pushes the pace a little bit and then everyone keeps up. And then somebody just
pushes the pace a little bit. And then everyone keeps up. And this is extremely detrimental, not just to your training but to your overall health. In my case, I was suffering. I was, literally, my hormones were shot. My performances and races were shot. My motivation was low. I was suffering instances of depression. I was sick five times in four months. I was a complete physical mess, and here I was turning myself inside out in all these workouts thinking I’m doing all the right things. I’m working so hard. But I was working too hard, allowing all that hard training that everyone needs to suffer through and if you want it bad
enough, you have to dig deep. No, 80% of the time it
should be very enjoyable, very chill, very easy and if you aren’t getting
that balance right you are going to be suffering more and performing less and potentially doing
yourself physical harm. So lots and lots of long,
low intensity training. That’s how you build a foundation to actually allow you to get fit and then you just sprinkle a little bit of 20% of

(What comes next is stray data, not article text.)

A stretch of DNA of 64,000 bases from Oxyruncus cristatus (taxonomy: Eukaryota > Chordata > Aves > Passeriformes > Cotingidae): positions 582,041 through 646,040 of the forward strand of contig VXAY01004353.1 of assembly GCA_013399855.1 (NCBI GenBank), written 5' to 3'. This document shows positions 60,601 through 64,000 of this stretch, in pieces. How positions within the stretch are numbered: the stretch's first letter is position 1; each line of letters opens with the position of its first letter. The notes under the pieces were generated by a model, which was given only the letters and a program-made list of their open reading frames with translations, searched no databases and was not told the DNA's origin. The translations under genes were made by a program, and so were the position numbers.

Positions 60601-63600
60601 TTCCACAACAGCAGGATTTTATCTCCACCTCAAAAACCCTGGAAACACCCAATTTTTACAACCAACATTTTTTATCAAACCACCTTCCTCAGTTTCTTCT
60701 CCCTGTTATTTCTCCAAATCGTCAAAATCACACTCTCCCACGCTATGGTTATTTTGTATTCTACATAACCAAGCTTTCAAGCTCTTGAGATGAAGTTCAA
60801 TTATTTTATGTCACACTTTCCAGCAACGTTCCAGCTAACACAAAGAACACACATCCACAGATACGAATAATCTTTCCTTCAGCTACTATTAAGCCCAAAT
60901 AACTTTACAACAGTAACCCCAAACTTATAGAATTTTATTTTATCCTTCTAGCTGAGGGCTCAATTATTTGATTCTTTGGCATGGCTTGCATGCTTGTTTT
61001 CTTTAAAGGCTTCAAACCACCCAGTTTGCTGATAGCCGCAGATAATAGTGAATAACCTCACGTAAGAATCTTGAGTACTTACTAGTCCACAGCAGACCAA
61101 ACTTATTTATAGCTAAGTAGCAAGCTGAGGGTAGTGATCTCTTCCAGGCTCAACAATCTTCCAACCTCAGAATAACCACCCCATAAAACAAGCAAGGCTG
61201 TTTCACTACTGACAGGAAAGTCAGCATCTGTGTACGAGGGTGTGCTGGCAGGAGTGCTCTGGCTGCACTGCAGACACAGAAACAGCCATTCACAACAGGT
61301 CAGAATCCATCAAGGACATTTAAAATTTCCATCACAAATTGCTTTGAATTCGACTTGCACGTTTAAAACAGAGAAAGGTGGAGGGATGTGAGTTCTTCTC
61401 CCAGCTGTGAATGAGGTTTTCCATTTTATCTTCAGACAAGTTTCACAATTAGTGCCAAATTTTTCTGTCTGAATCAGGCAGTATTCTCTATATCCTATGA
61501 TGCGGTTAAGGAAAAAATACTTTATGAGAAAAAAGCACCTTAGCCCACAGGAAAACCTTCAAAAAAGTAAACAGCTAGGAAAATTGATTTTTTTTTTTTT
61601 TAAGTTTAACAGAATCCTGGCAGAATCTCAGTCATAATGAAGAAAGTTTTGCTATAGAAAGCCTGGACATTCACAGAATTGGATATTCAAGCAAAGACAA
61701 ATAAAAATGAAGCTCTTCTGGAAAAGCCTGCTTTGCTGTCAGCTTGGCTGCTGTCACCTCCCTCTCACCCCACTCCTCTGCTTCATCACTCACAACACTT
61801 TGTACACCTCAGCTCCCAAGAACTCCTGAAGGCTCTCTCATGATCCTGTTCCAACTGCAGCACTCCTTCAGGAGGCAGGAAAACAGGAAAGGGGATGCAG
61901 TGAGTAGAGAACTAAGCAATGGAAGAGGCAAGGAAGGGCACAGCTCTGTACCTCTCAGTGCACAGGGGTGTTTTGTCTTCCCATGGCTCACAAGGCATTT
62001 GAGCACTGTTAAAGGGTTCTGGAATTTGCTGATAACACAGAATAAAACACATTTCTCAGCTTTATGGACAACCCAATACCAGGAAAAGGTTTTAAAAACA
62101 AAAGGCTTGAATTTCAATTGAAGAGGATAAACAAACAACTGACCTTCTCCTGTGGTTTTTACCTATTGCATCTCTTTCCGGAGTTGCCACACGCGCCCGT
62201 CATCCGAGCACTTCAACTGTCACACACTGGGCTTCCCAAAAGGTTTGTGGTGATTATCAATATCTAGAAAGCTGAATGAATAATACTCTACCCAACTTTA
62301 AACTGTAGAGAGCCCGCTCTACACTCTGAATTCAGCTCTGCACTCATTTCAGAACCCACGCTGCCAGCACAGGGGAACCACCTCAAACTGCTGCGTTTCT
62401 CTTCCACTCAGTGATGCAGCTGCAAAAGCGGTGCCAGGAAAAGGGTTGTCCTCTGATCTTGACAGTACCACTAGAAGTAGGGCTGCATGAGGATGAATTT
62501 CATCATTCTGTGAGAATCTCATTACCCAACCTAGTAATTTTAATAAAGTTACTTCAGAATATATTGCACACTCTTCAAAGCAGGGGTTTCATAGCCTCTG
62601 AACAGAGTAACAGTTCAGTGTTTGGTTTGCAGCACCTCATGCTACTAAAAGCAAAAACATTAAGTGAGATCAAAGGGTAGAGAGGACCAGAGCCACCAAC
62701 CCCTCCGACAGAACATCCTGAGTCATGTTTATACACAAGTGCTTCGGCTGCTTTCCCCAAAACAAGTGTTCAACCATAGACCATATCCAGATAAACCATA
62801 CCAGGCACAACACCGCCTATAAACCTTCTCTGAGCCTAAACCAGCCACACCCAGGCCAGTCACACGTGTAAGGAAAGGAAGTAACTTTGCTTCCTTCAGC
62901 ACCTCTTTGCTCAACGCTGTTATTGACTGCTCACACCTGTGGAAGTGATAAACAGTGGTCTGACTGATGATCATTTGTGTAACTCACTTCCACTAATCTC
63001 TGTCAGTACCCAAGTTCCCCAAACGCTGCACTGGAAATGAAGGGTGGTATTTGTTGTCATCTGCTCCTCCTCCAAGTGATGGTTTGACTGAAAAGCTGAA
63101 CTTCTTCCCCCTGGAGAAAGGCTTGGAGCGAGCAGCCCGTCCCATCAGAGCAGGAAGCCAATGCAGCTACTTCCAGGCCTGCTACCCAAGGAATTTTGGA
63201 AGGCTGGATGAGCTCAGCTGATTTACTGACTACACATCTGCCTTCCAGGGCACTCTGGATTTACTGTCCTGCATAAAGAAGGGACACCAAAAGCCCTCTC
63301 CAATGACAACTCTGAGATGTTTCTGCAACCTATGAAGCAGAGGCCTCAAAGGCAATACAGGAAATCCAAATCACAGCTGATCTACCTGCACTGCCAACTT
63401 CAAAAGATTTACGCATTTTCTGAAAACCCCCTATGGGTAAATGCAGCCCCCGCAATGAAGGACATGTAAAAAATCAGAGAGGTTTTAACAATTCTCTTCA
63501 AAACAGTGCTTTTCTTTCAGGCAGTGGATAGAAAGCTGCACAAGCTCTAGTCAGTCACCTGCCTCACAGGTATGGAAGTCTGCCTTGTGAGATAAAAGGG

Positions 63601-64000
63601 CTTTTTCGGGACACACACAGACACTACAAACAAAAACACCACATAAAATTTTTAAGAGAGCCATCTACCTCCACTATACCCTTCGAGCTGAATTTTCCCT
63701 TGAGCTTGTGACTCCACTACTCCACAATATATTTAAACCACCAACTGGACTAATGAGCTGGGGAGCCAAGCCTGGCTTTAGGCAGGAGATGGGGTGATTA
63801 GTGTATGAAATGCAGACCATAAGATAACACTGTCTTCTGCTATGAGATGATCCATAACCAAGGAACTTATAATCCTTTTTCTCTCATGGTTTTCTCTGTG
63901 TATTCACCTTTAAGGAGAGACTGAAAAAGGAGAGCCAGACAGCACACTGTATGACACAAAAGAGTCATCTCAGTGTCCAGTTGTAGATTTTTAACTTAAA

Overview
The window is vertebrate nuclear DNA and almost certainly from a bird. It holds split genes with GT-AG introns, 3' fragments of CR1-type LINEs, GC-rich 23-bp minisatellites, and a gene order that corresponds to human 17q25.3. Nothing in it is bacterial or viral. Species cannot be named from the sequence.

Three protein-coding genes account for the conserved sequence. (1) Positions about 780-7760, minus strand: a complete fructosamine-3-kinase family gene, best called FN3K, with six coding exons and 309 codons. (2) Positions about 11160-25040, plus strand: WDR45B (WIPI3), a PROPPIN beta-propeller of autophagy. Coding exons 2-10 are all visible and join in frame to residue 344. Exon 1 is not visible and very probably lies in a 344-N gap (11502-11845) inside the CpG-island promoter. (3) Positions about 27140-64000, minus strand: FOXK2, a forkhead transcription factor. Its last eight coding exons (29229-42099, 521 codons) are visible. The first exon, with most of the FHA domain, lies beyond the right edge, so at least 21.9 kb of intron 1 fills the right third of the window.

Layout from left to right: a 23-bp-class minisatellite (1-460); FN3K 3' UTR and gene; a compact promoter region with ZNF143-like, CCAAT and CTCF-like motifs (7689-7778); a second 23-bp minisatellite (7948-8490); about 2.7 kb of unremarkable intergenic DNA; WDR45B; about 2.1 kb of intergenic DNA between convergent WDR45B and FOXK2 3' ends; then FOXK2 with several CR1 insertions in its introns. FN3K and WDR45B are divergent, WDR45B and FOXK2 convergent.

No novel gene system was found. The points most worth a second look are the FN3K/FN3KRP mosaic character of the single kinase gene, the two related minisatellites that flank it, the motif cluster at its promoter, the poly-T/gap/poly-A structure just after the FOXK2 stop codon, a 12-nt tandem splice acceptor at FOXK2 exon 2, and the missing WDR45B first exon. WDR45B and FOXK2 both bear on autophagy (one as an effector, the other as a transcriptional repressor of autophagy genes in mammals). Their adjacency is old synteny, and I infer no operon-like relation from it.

little higher intensity. That is how you make yourself faster. And if you abandon that, sure, it’s more fun to go a little bit harder. But if you abandon that, it is going to be to the detriment of your performance and
your overall health. Don’t do that, if that’s
what you’re looking for. So what do you do? Here are three things
that I would recommend. First, get your training dialed in and know what low intensity is and when low intensity should be done. Get this for free by going to
triathlontaren.com/hrtraining. Just put in your email address and you’ll get a free guide
to get started on that. Next, if you wanna get your bike dialed in and you don’t yet want
to invest in a bike fit, we can get you to around
your starting point for a decent bike fit by going to triathlontaren.com/bikefit. Same thing, put in your email address. It’s free, and this will give you a guide for seat heights, seat
forward and backward, how to set up your front aerobars, just get you kind of in the ballpark of what a good position is. Then finally, if you really
wanna understand bike training, how to structure those two workouts over the course of a year, go to triathlonbikefoundations.com where you can get the e-book
and the audio book instantly. Or Triathlon Bike Foundations
is on all the Amazons all around the world. If you’re not into any of that, and you just like triathlon videos and you aren’t yet subscribed, hit the subscribe button below. We put out videos every
single week all the time. Er’ day, bro. Later, trainiacs.